For Haydn, he suggests thinking about the scene in Footloosewhen Lori Singer’s strict preacher daddy listens to the Lark Quintetand we instinctively know he’s not all bad.


Beethoven is a particular favourite of Stephen’s so there are several links to attend to. I find myself slipping back into my old ways and allowing Ode to Joyswirl around me like muzak in a lift.

Then comes the Emperor concerto, an 1811 composition which steps into the lift with me, looks innocent for three minutes and then pushes the emergency button, jolting me to attention. I sit still, listen and really hear it.


“Nation-builders” is how Stephen suggests I look at the composers of the 19th century, a time of rising national sentiment. Britain had Elgar, Norway had Grieg, Poland had Chopin (seriously, Poland? Am I the only person who thought Chopin was French?).

What has really struck me in the last couple of weeks is that these works – classical standards, and mainstays of the BBC Proms – are less accessible to me than Bach and the early Baroque music. I hear that huge orchestral sound and I start to think about what I’ll have for dinner.

Once upon a time, I would have decided they weren’t for me, end of story, but I’m beginning to realise it takes repeated, concentrated listening to really hear music so superficially lovely. In a funny way, I think I’ll only truly like classical music when I know why I dislike it.


My plan has always been to decide what I like, based on the YouTube links, then buy the recordings, but my list is expanding faster than I can afford to purchase, and I am starting to feel a little swamped.

So as an interim measure, I start a kind of impromptu online music library, book-marking links to pieces I enjoy. I’m still returning frequently to Bach, but my virtual shelves also contain links to Claudio Arrau playing Chopin’s Nocturnes; a very beautiful cello quintet by Schubert (D956); Beethoven’s Diabelli Variationsplayed by Alfred Brendel, and violinist Henryk Szeryng playing Brahms’s Violin Concerto in D Major.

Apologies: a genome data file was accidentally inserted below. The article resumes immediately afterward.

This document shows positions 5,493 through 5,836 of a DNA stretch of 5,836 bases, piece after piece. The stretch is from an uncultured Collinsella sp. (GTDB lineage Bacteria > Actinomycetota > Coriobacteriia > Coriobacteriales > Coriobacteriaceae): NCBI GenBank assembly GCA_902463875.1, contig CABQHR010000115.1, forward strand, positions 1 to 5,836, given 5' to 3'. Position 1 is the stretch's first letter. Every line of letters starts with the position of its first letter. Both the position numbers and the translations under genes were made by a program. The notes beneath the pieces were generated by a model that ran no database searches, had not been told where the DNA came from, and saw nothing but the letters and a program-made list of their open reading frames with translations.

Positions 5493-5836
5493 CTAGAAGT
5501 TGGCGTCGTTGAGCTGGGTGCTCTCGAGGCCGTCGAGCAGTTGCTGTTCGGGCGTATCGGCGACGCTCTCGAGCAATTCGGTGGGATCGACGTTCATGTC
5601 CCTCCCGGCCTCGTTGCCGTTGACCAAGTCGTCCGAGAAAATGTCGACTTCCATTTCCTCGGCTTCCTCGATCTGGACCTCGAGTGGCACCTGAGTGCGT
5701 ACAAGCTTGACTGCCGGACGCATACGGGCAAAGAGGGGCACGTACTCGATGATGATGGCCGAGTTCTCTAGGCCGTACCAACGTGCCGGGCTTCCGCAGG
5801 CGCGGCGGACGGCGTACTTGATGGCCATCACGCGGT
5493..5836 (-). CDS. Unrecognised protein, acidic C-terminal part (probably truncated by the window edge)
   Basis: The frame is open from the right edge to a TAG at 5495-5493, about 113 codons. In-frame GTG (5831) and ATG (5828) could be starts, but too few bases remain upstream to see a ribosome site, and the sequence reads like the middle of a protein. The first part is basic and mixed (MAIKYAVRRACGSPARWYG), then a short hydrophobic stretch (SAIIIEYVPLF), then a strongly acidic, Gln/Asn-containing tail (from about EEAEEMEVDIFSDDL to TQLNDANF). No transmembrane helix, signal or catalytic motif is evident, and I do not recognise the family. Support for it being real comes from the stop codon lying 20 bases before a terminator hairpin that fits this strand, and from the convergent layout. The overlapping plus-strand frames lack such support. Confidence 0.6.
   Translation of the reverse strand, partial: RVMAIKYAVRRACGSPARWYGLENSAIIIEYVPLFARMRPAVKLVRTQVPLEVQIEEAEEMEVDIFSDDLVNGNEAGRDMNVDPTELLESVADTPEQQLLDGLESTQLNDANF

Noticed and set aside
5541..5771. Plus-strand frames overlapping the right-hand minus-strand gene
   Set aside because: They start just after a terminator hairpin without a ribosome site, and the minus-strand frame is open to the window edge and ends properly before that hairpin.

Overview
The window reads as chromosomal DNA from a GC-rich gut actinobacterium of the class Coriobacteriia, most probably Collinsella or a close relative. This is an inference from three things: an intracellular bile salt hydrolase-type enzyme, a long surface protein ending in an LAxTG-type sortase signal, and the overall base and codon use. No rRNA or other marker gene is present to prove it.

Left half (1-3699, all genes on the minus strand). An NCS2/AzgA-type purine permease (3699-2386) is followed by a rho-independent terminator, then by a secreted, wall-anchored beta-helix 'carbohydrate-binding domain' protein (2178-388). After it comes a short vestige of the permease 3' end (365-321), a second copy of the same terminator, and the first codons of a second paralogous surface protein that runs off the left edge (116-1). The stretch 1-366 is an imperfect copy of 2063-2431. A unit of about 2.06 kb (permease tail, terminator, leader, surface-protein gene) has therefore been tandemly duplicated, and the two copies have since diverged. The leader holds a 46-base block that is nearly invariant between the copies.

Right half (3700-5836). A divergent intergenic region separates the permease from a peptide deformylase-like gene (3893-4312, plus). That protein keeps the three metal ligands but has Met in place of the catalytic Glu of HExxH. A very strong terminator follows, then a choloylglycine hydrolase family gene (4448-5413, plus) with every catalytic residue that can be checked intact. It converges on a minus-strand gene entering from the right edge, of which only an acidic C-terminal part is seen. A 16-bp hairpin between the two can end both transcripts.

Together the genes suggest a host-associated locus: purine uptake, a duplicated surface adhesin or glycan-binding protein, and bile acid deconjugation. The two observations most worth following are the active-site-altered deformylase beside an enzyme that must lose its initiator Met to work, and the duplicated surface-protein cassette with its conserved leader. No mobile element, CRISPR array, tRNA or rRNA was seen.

Wagner is a surprise. Admittedly, we don’t really touch the operas but after listening to a few rather elegant lieder, I did not feel, as Woody Allen did, remotely compelled to invade Poland.

Stephen now decides to abandon chronology in favour of floating between favourite pieces from Mahler to Richard Strauss, something he continues to do on a regular basis. On occasion, I return the favour with a piece I’ve found on my travels, an exchange I know gives me a lot more pleasure than it ever could him.

In the last few months, I’ve finally stopped feeling completely bamboozled by classical music and have reached a point where I feel comfortably, enthusiastically, ignorant.

I now know, for example, what Puccini sounds like – and to be honest, I reckon a Schubert lied might have been more suitable for our courtyard drinks.


To get you in the mood, log on to the wonderful Ted Talks site,, and search for Benjamin Zander. In just 20 minutes, the thoroughly charming and hilarious conductor of the Boston Philharmonic (above) demonstrates how to “read” Chopin and proves that no one is tone-deaf.

Not everyone has a Stephen. If you can’t find someone to steer you, check out

Intelligently written by a 28-year-old New Yorker, with the beginner in mind, it includes a good list of starter pieces and a useful guide to composers using short MP3s as illustration.

Classical music forums are where fanatics swap notes; one I like is, which has nicely non-snarky users. Hunt out the thread titled “Your top 10 classical works” for suggestions of pieces you might want to add to your listening list.

YouTubeis a phenomenal source for the beginner. Unlike elsewhere on the site, the comments left by classical users can sometimes be informative, although there’s still a hefty number of the “You suck” variety. Playlists compiled by other users are a great way of finding new music; enter, say, “Glen Gould” or “Chopin sonatas” and hit “Playlists”.

When you do find a piece you like, it’s a good idea to bookmark it. Most browsers offer this option, but I found, a dedicated bookmarking site, particularly malleable. When you have a page open, simply hit the tag button, name it Mahler, and hey presto, you’ve started to build your own online library.

Should you feel like a little variety in your listening, classical.djoffers links to live streaming from classical music radio stations all over the world, from Taipei to Lima.

If you prefer to get your information the Luddite way, there are plenty of books for classical virgins, most of them concerned with educating you before your demise. In no particular order: 1001 Classical Recordings You Must Hear Before You Dieby Matthew Rye (Cassell Illustrated); 1000 Recordings To Hear Before You Dieby Tom Moon (Workman) and The Rough Guide to Classical Music(Rough Guides).